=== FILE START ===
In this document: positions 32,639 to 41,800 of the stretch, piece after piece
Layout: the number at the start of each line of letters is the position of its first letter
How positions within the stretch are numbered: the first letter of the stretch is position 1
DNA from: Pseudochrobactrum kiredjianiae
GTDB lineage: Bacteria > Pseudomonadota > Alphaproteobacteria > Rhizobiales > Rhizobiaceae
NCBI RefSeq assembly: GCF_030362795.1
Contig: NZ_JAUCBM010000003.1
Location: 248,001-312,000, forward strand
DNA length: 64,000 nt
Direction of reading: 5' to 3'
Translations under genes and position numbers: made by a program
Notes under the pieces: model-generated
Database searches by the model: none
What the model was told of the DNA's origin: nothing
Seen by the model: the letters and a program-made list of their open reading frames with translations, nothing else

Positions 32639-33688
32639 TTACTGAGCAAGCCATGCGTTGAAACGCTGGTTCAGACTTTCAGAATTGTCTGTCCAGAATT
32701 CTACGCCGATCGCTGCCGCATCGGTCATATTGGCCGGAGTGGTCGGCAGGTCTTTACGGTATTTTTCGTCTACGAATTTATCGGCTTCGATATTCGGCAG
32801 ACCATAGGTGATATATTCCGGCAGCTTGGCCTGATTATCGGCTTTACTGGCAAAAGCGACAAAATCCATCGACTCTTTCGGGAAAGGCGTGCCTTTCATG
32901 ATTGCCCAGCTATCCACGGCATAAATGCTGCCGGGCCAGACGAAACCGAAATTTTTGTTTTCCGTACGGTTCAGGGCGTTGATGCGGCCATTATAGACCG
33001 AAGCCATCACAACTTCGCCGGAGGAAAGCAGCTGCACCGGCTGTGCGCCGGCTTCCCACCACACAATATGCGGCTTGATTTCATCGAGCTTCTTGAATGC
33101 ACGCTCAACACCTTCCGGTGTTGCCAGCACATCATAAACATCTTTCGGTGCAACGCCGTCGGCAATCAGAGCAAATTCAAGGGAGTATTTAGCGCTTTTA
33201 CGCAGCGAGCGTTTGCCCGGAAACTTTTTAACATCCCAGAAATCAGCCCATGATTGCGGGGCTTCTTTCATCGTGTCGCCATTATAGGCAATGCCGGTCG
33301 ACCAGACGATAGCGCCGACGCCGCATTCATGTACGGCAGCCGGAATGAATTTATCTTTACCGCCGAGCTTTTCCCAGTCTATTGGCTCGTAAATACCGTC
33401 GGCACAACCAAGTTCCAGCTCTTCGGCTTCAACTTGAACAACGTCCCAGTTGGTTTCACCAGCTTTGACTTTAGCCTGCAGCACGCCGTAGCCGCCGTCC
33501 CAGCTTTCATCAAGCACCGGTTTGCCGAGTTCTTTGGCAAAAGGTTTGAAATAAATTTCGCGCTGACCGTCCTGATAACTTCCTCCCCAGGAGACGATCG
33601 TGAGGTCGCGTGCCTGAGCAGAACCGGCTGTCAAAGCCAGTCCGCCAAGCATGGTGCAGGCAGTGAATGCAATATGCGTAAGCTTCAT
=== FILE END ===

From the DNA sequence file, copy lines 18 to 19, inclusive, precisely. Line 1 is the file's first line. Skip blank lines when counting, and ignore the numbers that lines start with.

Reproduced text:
32701 CTACGCCGATCGCTGCCGCATCGGTCATATTGGCCGGAGTGGTCGGCAGGTCTTTACGGTATTTTTCGTCTACGAATTTATCGGCTTCGATATTCGGCAG
32801 ACCATAGGTGATATATTCCGGCAGCTTGGCCTGATTATCGGCTTTACTGGCAAAAGCGACAAAATCCATCGACTCTTTCGGGAAAGGCGTGCCTTTCATG